They can speak in water by use of long, thick vocal cords that are adapted to water, but because of the changes of sound in water, their language is slow, filled with high and low pitches, clicks, etc, and musical in quality — but still with actual words, and a vocabulary and grammar that is closely related to the parent language of the Cuval.

No, they can’t speak with fish.  (Just because humans live on land with animals doesn’t mean they can necessarily talk with them, right?)  Yes, they do sometimes eat fish. (Just because humans live on land with animals doesn’t mean they don’t eat them sometimes, right?)

The Bheidien have a fairly simple culture that relies heavily on tradition.  There are three separate kingdoms that do not have much contact with each other (being rather spread out in a very large ocean), but they are all fairly similar in basic structure: a city-state kingdom, with a magical “wall” that protects the kingdom from storms, hard currents, and more aggressive creatures like sharks; ruled by a monarchy, with a small but powerful nobility (of approximately 4 or 5 families depending on the kingdom); and a citizenry that is not much involved in politics or power, but is stable.

The Bheidien are powerful magical practitioners, though their kind of magic is somewhat different from the Cuval, and relies almost entirely on the spoken word and song.  They treasure singing.  They love beauty in all things.  They create intricate and beautiful architecture, using coral, other materials, and magic, without having to worry as much as humans do about structural integrity or weight (because of the constant presence of water).  They do not wear clothes, but love jewelry and decoration of all kinds.

The internal economic system is not based on money but on trade.  Goods are provided to the palace and royal family by way of taxes.  The small nobility class earns most of its goods in exchange for providing land and security to the citizenry.  The citizenry does most of the work of hunting (fishing?) and gathering other foodstuff, crafting and trading in other goods, and doing physical labor activities.  The Bheidien kingdoms occasionally trade with each other, and once or twice a year meet to trade with the Cuval (who come out in boats, or find piers, etc).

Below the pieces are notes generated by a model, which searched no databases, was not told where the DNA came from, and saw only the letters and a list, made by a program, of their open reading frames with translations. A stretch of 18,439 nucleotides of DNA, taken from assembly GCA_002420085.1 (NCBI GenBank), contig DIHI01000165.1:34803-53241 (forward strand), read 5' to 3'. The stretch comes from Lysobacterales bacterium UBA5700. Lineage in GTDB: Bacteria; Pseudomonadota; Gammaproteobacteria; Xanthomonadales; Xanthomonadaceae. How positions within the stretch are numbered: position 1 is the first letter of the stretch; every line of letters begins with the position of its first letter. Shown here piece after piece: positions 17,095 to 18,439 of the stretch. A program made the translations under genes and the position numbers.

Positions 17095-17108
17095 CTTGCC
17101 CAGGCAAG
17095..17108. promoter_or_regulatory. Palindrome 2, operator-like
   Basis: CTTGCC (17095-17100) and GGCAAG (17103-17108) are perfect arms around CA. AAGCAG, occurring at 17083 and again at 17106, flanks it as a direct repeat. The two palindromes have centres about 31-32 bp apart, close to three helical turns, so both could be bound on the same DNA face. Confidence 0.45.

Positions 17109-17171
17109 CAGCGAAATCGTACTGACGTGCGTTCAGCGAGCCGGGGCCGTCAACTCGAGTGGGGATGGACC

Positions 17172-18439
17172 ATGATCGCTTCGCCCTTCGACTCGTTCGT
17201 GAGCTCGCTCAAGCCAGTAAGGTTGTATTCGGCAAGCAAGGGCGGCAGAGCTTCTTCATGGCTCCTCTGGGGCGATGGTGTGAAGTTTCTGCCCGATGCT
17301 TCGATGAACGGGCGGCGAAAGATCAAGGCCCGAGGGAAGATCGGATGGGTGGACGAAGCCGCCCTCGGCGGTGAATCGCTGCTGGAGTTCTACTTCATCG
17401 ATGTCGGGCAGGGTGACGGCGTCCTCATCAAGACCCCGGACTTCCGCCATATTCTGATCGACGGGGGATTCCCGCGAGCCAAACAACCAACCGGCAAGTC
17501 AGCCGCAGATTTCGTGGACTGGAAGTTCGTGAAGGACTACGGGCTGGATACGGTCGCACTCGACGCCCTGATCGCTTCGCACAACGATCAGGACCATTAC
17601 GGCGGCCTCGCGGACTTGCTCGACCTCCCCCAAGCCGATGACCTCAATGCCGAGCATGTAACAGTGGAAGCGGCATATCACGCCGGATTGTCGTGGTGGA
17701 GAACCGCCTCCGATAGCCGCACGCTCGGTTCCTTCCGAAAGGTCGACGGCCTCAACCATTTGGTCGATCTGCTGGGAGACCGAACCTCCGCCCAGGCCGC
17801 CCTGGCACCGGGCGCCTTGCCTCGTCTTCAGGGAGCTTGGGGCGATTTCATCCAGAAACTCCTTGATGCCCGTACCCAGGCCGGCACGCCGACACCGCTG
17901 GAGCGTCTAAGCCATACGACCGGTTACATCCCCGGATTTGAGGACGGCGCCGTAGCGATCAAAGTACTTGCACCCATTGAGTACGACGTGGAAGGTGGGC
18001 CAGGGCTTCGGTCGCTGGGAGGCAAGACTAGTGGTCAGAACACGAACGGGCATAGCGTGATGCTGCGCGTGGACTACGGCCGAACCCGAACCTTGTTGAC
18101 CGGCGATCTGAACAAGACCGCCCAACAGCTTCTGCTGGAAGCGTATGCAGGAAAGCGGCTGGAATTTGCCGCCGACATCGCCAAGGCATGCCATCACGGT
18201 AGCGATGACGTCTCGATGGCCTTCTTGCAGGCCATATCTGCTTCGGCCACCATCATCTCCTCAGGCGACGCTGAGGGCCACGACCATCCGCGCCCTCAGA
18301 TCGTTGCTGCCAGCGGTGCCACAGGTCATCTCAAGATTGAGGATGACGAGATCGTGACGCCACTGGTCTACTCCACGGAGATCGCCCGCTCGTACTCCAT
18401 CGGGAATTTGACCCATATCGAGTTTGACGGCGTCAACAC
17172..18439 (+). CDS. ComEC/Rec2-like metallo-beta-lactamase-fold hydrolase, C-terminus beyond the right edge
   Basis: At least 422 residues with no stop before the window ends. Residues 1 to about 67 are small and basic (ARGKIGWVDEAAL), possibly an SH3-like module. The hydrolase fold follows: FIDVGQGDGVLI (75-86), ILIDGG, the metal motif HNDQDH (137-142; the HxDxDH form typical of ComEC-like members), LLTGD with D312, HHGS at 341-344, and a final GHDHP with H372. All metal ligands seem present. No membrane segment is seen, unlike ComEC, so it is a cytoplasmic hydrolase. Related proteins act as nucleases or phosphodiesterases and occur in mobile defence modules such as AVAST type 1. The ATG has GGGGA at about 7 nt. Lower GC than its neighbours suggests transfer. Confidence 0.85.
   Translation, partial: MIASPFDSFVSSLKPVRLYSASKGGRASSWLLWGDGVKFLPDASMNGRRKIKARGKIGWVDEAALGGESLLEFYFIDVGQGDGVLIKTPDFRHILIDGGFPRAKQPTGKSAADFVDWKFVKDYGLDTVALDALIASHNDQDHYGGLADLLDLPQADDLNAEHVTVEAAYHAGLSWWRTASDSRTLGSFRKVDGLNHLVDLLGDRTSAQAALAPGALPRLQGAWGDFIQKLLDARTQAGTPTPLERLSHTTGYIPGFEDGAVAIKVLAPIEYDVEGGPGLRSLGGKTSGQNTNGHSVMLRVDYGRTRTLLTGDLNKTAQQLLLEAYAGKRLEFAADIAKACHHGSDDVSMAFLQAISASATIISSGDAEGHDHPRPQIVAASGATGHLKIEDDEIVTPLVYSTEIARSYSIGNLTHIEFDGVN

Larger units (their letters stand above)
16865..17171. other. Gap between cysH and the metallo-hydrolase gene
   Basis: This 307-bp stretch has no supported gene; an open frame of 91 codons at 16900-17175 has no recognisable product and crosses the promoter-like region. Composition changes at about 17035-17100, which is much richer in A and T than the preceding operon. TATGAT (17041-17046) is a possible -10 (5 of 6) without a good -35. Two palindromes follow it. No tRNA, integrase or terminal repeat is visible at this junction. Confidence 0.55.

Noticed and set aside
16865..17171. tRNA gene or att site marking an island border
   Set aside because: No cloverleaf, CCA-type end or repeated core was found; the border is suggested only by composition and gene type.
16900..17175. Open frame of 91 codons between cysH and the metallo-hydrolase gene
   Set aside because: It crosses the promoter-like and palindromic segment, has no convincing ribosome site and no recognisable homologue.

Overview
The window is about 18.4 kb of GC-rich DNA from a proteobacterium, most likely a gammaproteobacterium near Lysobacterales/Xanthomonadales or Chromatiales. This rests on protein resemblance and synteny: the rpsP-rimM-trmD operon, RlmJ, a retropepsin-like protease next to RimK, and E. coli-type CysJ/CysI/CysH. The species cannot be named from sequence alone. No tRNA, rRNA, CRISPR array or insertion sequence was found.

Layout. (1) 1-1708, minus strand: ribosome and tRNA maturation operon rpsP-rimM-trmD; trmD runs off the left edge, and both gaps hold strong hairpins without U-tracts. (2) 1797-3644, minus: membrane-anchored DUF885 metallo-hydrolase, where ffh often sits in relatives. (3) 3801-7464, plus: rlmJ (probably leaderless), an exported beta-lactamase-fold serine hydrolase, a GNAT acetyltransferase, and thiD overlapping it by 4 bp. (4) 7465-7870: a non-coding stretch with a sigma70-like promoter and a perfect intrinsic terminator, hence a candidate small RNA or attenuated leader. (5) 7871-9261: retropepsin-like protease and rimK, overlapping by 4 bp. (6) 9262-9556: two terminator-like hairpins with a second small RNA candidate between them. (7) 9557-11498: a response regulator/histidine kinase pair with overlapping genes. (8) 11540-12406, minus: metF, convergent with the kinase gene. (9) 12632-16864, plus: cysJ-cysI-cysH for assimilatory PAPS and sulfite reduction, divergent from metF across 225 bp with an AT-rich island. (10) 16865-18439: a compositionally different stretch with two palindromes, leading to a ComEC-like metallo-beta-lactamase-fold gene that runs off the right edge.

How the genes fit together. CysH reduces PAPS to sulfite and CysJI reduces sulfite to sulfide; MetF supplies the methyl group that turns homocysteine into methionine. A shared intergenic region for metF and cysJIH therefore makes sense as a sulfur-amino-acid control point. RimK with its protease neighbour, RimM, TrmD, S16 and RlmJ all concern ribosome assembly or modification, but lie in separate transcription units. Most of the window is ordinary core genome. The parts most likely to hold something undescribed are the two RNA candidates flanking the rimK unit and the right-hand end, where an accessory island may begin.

Revealing the existence of the Bheidien to humans is the worst crime one can commit.  However, the Bheidien still believe that all life of any kind should be respected, so despite their fear of humans, he does not in any way, shape, or form, condone the harm or killing of humans.  While Bheidien society allows for an eldest daughter to take the throne or inherit wealth, many other aspects of Bheidien culture are still patriarchal, so that all the younger daughters have little personal or political power.  Some can claim positions of power by becoming advisors and councillors, but most are only “useful” to the family and the kingdom if they can be married off well.  Men (yes, the Bheidien have a different word, but I’m not going to go into details about the language here, so consider this as “translated”), so: men are still mainly responsibility for the safety of the city, as well as most physical labor and leadership positions.  Women are still considered mainly home-makers, though many are also artists, architects, singers, and magical practitioners, etc.

So, what kinds of world-building do you enjoy doing?  What are the most important elements for you?  Who do you look to for advice/modeling on how it should be done?

18 thoughts on “My Two-Cents on World-Building

  1. The Bheidien sound awesome! An interesting take on mermaid lore. And I agree – why would they be able to talk with fish? Doesn’t make much sense to me.

    For myself, I like to focus on worldbuilding details that are plot-relevant…I’ll admit that I don’t entirely “get” writers who build the world first and the plot second. For me, it happens hand in hand. For example, if I discover I might want to utilize religion in my world, then I’ll build a religion. But if my story has nothing to do with that, then I won’t bother with the religion aspect just for the sake of having a religion aspect. Even if I think it’s likely that the world has a religion.